One element that I found particularly compelling was Beckett’s emphasis on science. More than once, he notes that “bad science makes bad religion.” This, in turn, ties into the over-emphasis we place on literal truth and scientific validation. “When we misuse and misunderstand science we are doing exactly the same thing Christian fundamentalists do when they insist the Bible is inerrant [….] The foundation of their proof has crumbled, and they are forced to deny established facts to pretend otherwise. [….] Science has become the arbiter of truth in our materialistic society and we want science to bless our religion. At the root of this desire is the idea that the only truth worth having is the kind of truth science can validate, that the only knowledge is literal, material knowledge. This is why fundamentalists insist the Bible is literally true — if it’s not literally true, they think it’s worthless. They ignore the value of mythical and mystical truth.” (pp. 32-33) For Beckett — a Druid, an engineer, and an environmentalist — science and religion are the twin branches of a helix, twining together to create a life of virtue and knowledge, a life worth living.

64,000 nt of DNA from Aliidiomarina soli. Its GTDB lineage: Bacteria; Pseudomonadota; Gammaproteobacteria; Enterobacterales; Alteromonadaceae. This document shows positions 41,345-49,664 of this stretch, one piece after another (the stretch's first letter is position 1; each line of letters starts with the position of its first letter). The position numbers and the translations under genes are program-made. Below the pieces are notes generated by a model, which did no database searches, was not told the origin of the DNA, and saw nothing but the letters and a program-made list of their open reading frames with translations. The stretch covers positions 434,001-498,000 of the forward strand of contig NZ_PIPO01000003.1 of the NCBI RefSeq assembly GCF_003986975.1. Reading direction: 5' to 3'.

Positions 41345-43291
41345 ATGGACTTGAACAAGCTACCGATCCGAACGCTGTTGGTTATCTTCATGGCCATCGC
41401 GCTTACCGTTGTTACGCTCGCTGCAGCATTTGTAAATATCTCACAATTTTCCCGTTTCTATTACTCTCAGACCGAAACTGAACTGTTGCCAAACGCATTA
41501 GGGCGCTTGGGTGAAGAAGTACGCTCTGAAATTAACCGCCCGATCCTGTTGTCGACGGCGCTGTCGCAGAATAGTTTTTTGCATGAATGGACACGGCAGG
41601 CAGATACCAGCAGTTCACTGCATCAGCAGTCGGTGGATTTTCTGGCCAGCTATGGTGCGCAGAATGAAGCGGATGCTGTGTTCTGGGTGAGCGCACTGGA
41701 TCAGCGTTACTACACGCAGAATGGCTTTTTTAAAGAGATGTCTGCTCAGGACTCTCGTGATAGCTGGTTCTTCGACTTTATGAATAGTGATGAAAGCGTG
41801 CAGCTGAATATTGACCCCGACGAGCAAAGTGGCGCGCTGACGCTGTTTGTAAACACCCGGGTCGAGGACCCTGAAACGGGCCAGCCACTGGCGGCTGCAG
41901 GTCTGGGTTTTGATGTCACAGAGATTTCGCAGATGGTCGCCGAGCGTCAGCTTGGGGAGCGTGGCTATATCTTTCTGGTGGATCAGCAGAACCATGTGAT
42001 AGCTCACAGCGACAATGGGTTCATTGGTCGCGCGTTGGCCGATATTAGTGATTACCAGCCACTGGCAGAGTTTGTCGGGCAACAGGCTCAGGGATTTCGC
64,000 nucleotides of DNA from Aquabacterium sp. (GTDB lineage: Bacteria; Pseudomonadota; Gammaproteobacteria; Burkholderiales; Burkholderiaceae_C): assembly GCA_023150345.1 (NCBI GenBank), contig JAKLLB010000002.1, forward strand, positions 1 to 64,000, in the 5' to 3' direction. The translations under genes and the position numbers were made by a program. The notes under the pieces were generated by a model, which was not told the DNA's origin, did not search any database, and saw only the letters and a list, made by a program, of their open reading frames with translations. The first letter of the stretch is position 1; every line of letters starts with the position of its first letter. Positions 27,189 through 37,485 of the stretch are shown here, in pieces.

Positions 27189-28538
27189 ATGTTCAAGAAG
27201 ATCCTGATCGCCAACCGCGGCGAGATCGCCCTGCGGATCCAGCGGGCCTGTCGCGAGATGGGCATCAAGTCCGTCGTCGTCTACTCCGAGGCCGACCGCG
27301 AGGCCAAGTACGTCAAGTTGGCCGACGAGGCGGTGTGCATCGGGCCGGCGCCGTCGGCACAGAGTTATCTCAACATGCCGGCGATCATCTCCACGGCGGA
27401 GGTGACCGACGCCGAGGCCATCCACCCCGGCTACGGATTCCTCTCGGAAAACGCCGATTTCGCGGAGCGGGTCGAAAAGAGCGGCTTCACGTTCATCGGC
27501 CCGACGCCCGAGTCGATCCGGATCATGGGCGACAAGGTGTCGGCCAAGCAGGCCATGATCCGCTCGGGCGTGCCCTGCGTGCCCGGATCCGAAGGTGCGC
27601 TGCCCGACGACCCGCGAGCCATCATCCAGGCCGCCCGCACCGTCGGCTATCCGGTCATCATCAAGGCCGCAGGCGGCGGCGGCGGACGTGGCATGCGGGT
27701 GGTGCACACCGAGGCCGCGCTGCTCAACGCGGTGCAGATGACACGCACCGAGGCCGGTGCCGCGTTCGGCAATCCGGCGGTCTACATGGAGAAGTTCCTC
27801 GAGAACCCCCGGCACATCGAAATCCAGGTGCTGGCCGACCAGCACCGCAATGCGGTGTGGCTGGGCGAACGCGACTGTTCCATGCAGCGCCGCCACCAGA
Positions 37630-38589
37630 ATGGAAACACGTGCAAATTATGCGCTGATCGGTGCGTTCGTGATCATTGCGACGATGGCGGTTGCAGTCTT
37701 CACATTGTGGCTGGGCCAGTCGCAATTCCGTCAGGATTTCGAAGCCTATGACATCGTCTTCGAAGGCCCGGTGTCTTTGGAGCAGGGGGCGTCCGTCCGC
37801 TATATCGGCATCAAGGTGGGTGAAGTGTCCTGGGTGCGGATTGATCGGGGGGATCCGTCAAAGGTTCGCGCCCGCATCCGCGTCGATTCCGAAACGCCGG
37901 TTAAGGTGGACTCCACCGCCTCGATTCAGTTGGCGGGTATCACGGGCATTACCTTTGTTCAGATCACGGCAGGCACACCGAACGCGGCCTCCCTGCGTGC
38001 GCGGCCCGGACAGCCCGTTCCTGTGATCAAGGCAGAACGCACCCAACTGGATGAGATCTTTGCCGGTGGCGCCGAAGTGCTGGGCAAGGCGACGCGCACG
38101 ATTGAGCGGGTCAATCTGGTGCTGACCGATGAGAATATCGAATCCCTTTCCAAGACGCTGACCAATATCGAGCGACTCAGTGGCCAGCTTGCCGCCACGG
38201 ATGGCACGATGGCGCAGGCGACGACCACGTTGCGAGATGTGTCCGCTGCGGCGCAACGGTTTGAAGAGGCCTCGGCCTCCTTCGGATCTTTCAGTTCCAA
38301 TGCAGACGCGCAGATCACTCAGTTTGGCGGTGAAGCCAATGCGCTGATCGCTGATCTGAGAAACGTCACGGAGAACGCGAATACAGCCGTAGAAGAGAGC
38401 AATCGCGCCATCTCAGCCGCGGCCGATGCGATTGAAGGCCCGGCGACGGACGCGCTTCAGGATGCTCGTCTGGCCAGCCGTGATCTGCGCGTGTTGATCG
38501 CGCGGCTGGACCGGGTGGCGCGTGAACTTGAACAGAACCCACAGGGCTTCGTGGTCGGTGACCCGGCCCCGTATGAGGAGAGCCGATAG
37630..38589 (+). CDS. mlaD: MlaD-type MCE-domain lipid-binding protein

Highly recommended to both those new to Paganism and those already far along their chosen path, especially when read in conjunction with Nature Spirituality From the Ground Up by Lupa, The Earth, The Gods, and the Soul by Brendan Myers, The Earth Path by Starhawk, and A World Full of Gods by John Michael Greer.

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Pagan Portals by Rebecca Beattie

Pagan Portals Nature Mystics: The Literary Gateway to Modern Paganism
Rebecca Beattie
GoddessInk, 2013

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Review by Amanda Lonsdorf.